Update: The back wall of the second floor has collapsed as the fire continues to burn what is left of Grimes Mill.
Fire investigators must wait until the fire has been completely extinguished before they are able to assess the damage to the mill. Salisbury Police Capt. Shelia Lingles said police investigators are conducting interviews from news media and bystanders who may have taken early video.
Lingle said the police are working with the ATF, the Salisbury Fire Department and other investigating agencies.
Fire Chief Bob Parnell told reporters during a news conference that it could take days before the building is safe enough for investigators to go inside what's left of the structure.
Update:Fire continues to burn in the gutted remains of Grimes Mill. Firefighters and utility crews are on the scene.
The area has been cordoned off and people are being kept away from the mill because of fears the remaining structure will collapse.
Authorities say more information could be disclosed this morning.
By Hugh Fisher email@example.com
SALISBURY — A five-alarm blaze destroyed Salisbury's historic Grimes Mill late Wednesday evening.
Fire crews arrived on the Church Street scene to find flames already engulfing the wood-and-brick roller mill, owned by the Historic Salisbury Foundation.
The first call for firefighters was dispatched at 9:44 p.m., according to Elaney Hasselmann, public information officer for the city of Salisbury.
Police officers who were first to arrive on the scene reported flames showing from through the windows.
Within minutes, the fire had spread throughout the wood-frame structure, breaching the roof of the mill.
Fire crews never went inside, Hasselmann said.
The blaze was so intense that steam rose from rain-dampened ground as much as 60 feet away.
As parts of the building's roof collapsed, firefighters backed away from the structure and continued to pour water on it.
At one point, Hasselmann said, six ladder trucks were spraying water down onto the burning mill.
Fire Marshal Terry Smith said it was unclear what had caused the blaze.
He said no injuries had been reported.
Built in 1896, Grimes Mill operated until 1982, producing flour and feed products.
After the foundation purchased it, the mill was used for years for fundraising events, but also stood in need of repair.
More recently, volunteers from the foundation had cleaned the mill and were restoring the machinery within.
It was opened to the public as part of the foundation's 2012 OctoberTour of historic properties.
As word spread of the fire, onlookers gathered in the blocks surrounding the mill, and members of the foundation made their way to the scene.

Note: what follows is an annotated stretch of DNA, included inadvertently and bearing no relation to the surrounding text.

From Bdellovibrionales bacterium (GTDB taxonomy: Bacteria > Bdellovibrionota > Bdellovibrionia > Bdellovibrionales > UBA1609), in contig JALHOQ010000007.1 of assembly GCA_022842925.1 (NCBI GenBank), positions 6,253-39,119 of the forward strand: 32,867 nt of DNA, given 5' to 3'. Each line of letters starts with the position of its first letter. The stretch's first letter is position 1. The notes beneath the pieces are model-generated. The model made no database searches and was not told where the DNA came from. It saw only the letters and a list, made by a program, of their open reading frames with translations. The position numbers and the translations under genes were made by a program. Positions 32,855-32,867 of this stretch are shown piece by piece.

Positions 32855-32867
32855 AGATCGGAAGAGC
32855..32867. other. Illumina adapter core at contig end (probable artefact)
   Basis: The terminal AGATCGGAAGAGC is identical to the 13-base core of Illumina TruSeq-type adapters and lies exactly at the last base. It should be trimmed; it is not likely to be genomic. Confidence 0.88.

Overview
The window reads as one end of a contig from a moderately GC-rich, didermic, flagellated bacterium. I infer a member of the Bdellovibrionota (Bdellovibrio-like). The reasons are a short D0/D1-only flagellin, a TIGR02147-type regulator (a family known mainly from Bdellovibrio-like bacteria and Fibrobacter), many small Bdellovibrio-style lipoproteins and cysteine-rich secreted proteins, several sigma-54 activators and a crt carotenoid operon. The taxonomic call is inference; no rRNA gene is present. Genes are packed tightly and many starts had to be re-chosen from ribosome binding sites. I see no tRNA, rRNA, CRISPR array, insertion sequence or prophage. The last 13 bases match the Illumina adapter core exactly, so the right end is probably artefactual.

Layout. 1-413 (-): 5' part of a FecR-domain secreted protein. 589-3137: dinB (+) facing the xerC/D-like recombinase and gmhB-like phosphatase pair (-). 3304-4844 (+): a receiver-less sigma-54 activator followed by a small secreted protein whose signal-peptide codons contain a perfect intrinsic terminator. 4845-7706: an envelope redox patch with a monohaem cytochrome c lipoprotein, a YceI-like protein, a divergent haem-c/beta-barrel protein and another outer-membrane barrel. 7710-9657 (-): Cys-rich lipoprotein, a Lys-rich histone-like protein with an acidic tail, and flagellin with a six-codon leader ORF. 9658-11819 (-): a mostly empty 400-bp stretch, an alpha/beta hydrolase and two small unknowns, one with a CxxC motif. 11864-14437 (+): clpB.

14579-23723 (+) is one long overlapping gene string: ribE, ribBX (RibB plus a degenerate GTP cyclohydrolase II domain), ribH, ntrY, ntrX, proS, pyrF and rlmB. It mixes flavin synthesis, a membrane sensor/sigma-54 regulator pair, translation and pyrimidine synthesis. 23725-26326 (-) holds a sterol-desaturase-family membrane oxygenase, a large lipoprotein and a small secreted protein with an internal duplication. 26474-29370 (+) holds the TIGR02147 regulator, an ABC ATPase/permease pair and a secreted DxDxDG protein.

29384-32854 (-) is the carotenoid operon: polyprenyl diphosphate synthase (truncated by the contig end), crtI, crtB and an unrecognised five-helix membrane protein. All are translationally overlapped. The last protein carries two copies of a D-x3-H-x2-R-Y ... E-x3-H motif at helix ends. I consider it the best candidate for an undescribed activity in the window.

About a block from the mill, Doug Black, vice president of the Historic Salisbury Foundation, stood with his colleagues.
Black said he and volunteers had been working at the mill until about 4:30 p.m. Wednesday.
They were preparing for school tours that were expected to start in the coming months, Black said.
“When we left, everything was turned off, everything was locked up,” said Black, watching as ladder trucks slowly doused the flames.
Asked whether a trespasser might have started the fire, Black said there had been problems with vagrants in Grimes Mill in the past, “but not for months now, maybe as long as a year.”
“We just hope no one was hurt,” Black said.
Although flour dust can be very flammable when airborne, Black said there was not enough flour residue left inside after 30 years to start a fire.
Black said, “We always told the fire department, if ever there is a blaze, don't go in. It's kindling.”
Nearby, foundation treasurer Ed Clement looked on, sorrowful.
“A lot of history lost,” Clement said. “There was still original, working machinery in there.”
Brian Davis, executive director, said he had a meeting planned with the Charlotte Film Commission next week to see about filming at Grimes Mill.
Aside from the historic mill itself, parts of the building were used to store items used at foundation fundraisers.
Black said the original benches from the Salisbury Depot were also inside.
“I'm heartsick,” said Mary James, member of the foundation's board of trustees. She and her family watched from about three blocks away, along with some 30 others who parked and walked to the hill overlooking Grimes Mill.
James said her son, Robyn, saw the flames through a window of their home in the 700 block of South Fulton Street.
“The sky was completely lit up,” he said.
Although there was no clear sign of how the fire started, “It's hard to believe that this is not vandalism,” Mary James said.
Jim Carli, site manager for Grimes Mill with the Historic Salisbury Foundation, arrived about 45 minutes after the first call went out.
He said there had been hopes of getting enough of the original roller mill machinery running again to do historic demonstrations, he said.
“Getting this thing turning again was on my bucket list,” Carli said.
Smith said the State Bureau of Investigation's fire investigation unit had already been notified Wednesday night, as is standard when “a large loss” occurs.
Hasselmann confirmed this, saying that the investigation would likely get underway today.
Fire crews remained on the scene overnight to battle any flare-ups.
Hasselmann said that nearby buildings, including city-owned properties, were never in danger.
Hasselmann said that firefighters from Salisbury, South Salisbury, Spencer, Rockwell, Granite Quarry, Locke, Cleveland and Kannapolis departments were among those who responded to the five-alarm blaze.
Law enforcement personnel and the Rowan County Rescue Squad were also on the scene.
Contact Hugh Fisher via the editor's desk at 704-797-4244.